Sony PlayStation Reviewing U.S. Media, Creative

Interpublic Group of Cos.' Deutsch Is Incumbent and Will Defend Business

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Just on the heels of the holiday season, Sony's PlayStation brand is looking for ad help. The marketer is in the midst of two review processes, one for media and one for creative duties, according to industry executives.

The pitch process encompasses ad duties for both the U.S. and Canadian markets. Interpublic Group of Cos.' Deutsch in Los Angeles is the incumbent on PlayStation. Havas Worldwide's Chicago office, which began working with the brand in 2011 after picking up customer-relationship marketing duties, is not impacted by the pitch.

Deutsch representatives referred a request for comment to PlayStation, which noted that the agency is defending the business. "Deutsch LA has been a great partner for us over the last six years," said Guy Longworth, SVP of PlayStation brand marketing, in a statement. "We are always looking for ways to improve our advertising, and we are conducting conversations with potential agency partners as well as Deutsch for future work."

It means the new year brings one challenge for Deutsch on the heels of a solid 2012 during which it picked up work for Taco Bell, GoDaddy and others.

Sony Corp. has a broader relationship with Interpublic's UM, which has supported the company's various business units -- Sony Electronics, Sony Pictures Entertainment, Sony Music Entertainment and Sony Canada -- for more 10 years. PHD also supports media-buying and -planning for various brands.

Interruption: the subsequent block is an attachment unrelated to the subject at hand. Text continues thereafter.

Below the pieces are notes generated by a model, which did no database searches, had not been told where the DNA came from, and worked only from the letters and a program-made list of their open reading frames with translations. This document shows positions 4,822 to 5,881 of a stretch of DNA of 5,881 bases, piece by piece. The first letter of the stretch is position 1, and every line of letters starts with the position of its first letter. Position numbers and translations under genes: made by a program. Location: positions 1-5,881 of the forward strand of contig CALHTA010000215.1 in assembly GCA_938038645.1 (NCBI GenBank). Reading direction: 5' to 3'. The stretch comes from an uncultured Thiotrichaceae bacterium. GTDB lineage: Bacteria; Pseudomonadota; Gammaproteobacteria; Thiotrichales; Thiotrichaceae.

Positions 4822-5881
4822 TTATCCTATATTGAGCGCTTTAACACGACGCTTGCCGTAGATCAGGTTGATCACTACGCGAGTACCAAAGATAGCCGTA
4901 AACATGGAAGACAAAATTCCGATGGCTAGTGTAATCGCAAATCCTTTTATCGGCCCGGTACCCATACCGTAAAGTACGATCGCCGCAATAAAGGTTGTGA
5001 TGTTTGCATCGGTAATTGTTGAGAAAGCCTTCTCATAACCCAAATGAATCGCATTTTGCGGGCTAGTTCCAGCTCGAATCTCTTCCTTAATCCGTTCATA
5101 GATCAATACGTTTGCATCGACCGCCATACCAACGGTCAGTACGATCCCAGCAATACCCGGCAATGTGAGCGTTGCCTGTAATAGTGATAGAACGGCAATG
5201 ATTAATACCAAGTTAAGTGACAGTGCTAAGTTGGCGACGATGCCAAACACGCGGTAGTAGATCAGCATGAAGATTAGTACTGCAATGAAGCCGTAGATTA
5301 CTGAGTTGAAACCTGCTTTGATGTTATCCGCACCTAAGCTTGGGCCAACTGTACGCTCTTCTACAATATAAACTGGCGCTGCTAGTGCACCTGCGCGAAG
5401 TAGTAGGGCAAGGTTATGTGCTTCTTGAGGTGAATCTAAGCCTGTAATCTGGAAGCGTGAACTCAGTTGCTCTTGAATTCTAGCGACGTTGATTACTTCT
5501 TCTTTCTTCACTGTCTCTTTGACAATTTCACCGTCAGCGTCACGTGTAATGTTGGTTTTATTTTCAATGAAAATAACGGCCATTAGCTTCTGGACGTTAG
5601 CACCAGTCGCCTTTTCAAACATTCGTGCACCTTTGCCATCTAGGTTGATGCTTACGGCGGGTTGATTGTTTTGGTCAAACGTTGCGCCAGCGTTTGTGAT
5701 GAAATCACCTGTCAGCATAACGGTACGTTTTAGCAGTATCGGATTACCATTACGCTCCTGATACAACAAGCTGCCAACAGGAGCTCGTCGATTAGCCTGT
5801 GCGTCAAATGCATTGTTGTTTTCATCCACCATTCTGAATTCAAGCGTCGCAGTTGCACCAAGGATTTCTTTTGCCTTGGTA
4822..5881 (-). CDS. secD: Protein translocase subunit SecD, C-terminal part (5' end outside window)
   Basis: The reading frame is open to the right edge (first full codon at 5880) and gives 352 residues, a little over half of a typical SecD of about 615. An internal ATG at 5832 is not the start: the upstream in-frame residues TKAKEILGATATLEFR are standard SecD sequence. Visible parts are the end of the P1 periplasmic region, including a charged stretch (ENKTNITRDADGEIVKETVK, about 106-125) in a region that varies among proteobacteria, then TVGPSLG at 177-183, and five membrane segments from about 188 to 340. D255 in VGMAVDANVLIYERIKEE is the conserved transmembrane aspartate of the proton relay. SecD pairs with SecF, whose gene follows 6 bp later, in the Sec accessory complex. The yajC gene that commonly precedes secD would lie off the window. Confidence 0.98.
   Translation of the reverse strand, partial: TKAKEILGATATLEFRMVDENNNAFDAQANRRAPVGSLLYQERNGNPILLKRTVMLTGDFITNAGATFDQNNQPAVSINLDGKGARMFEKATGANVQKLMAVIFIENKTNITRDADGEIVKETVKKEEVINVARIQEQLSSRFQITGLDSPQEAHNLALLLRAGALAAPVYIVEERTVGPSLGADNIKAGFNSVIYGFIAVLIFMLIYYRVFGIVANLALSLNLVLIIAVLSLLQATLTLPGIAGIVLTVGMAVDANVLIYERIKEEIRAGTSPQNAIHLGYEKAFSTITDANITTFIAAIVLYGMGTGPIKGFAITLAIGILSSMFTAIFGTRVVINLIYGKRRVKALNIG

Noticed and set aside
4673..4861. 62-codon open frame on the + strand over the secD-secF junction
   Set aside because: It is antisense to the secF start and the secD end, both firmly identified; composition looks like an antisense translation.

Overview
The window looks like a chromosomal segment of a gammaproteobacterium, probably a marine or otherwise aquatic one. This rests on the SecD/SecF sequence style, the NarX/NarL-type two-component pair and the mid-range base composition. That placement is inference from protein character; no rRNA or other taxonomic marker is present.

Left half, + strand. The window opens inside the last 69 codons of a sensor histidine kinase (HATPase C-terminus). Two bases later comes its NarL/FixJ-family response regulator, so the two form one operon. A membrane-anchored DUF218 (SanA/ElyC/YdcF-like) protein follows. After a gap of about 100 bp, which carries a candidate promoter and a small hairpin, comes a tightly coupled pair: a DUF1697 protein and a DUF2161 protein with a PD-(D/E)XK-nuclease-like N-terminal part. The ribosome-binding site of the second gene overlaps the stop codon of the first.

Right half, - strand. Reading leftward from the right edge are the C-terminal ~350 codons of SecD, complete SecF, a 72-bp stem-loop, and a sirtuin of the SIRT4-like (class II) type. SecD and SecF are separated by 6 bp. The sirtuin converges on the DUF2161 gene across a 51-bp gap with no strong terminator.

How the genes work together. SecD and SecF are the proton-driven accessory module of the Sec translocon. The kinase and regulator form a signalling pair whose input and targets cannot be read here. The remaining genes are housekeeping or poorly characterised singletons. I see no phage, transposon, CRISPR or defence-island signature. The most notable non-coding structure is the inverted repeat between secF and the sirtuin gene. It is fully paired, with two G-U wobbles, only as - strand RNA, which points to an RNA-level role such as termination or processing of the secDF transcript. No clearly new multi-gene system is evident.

PlayStation's ad spending has dipped considerably since Deutsch won the account from well over $100 million to less than $50 million. The marketer spent $48.9 million on domestic measured media in 2011, which represents a 20% drop from spending in 2010, according to the Ad Age DataCenter. It's unclear what effect this review might have on the brand's ad budget in 2013.

The move comes as AT&T, Verizon and Time Warner Cable gear up for a push to deliver video games directly to TVs, a strategy shift that poses a threat to traditional consoles such as the PlayStation, Wii and Xbox.

While some reports suggest that PlayStation console sales may be experiencing an uptick that could help it catch up with rival X-Box, its handheld system, Vita, is doing poorly and is on the "low-end" of sales forecasts, Sony CEO Kazuo Hirai told the Wall Street Journal.

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